Teachers' Union Threatens 'Safety Walkout' if Schools Don't Keep Them Safe

AP Photo/Teresa Crawford

The American Federation of Teachers is threatening “safety strikes” if school reopening plans don’t meet their demands to be kept safe.

Democratic presidential candidate Joe Biden will speak to some of the group’s 1.7 million members on Thursday. The AFT, along with the powerful National Education Association, both back the former vice president in the race against Donald Trump.


It’s unclear exactly what the teachers want, which makes pleasing them even more difficult. You can’t put teachers and kids in plastic bubbles, so unless the teachers just want to wait to reopen until the coronavirus is eradicated, there is going to be a risk.

But as with everything else, this is more about politics than anything.


“Let’s be clear: Just as we have done with our health care workers, we will fight on all fronts for the safety of students and their educators,” Weingarten said on Tuesday. “But if the authorities don’t protect the safety and health of those we represent and those we serve, as our executive council voted last week, nothing is off the table — not advocacy or protests, negotiations, grievances or lawsuits, or, if necessary and authorized by a local union, as a last resort, safety strikes.”

Yes, but what about teaching? I guess she sort of forgot about that.

Meanwhile, Education Secretary Betsy DeVos isn’t buying what the teachers are selling.

“Let’s not pretend that Ms. Weingarten’s threat to strike has anything to do with the safety or children or the public,” Education Department spokesperson Angela Morabito said in a statement. “If the unions were really concerned about doing what’s best for students and teachers, they’d be focused on what they need to do to be a partner in reopening schools safely.”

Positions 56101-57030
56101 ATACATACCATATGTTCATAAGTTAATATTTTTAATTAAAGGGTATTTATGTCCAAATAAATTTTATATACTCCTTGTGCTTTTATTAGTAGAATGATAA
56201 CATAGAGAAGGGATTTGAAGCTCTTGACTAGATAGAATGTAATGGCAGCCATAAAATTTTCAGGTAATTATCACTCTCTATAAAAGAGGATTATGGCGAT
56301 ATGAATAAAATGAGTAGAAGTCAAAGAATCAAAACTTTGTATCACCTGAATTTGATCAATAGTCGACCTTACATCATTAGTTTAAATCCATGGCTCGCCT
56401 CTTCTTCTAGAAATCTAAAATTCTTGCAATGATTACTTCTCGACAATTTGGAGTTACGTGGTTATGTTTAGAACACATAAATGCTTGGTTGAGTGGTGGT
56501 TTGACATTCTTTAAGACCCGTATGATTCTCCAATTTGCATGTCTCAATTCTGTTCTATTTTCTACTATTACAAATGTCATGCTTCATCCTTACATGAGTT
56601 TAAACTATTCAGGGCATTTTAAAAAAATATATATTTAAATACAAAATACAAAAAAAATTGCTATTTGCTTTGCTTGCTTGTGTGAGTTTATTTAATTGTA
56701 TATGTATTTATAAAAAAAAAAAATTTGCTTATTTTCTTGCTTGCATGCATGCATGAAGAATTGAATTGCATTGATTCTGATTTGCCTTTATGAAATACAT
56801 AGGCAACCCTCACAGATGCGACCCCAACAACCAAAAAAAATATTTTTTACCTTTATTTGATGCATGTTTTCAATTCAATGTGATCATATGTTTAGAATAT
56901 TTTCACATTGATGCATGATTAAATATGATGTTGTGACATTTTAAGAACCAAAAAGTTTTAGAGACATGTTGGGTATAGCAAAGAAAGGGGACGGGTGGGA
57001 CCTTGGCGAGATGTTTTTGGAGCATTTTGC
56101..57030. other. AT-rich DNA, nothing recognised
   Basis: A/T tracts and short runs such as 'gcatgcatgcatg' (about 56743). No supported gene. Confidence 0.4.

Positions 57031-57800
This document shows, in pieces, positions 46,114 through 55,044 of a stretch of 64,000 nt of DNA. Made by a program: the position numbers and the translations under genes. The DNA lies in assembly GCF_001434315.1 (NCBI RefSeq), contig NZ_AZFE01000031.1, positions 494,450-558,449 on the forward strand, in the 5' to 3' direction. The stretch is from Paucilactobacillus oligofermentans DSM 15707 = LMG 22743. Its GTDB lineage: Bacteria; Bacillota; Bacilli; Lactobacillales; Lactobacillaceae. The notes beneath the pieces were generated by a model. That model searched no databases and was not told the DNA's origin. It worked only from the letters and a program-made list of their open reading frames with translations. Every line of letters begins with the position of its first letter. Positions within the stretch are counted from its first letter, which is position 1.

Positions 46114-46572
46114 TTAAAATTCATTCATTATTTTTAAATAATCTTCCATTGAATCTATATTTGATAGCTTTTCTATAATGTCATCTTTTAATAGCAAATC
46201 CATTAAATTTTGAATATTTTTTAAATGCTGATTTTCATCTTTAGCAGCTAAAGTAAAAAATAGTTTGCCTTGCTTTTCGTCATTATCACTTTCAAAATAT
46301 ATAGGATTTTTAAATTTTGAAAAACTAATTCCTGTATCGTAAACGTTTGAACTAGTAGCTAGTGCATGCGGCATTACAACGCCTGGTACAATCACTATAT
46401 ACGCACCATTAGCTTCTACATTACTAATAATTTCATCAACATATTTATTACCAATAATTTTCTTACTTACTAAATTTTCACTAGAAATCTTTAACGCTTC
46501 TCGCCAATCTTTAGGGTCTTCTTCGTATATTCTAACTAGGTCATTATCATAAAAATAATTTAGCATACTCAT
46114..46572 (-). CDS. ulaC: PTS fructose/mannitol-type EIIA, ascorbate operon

NEA President Lily Eskelsen Garcia said the teachers will “do whatever it takes.” Not whatever it takes to educate children but whatever it takes to reopen schools to their liking.

“Nobody wants to see students back in the classroom more than educators,” Eskelsen Garcia said in a statement on Tuesday. “But when it comes to their safety, we’re not ready to take any options off the table.”

In a June poll, 76 percent of AFT members surveyed indicated they were comfortable returning to school buildings with “proper safeguards,” Weingarten noted this week. That was before the virus started to spread more rapidly in the U.S. and Trump, as well as DeVos, began what the AFT president called “reckless ‘open or else’ threats.”

“Now they’re angry and afraid,” Weingarten said of her members. “Many are quitting, retiring or writing their wills. Parents are afraid and angry too.”

AFT’s idea of “safe” is laughably unrealistic. Schools can only open in places “where the average daily community infection rate among those tested for the coronavirus is below 5 percent and the transmission rate is below 1 percent.” Many rural schools won’t have any trouble achieving that rate, but you might as well close up big-city schools and tell everyone you’ll see them next year — or the year after.


I guess we shouldn’t expect anything rational from people who lock down a school when a kid points a Pop-Tart eaten into the form of a gun at a fellow student.

It’s not true that kids don’t get COVID-19 or aren’t infectious. Age has something to do with it, but the bottom line is that kids are back to school in Europe and much of the rest of the world. There will be some areas in the U.S. where it might not be safe to reopen schools right now, but most classes should resume on time — with simple precautions.


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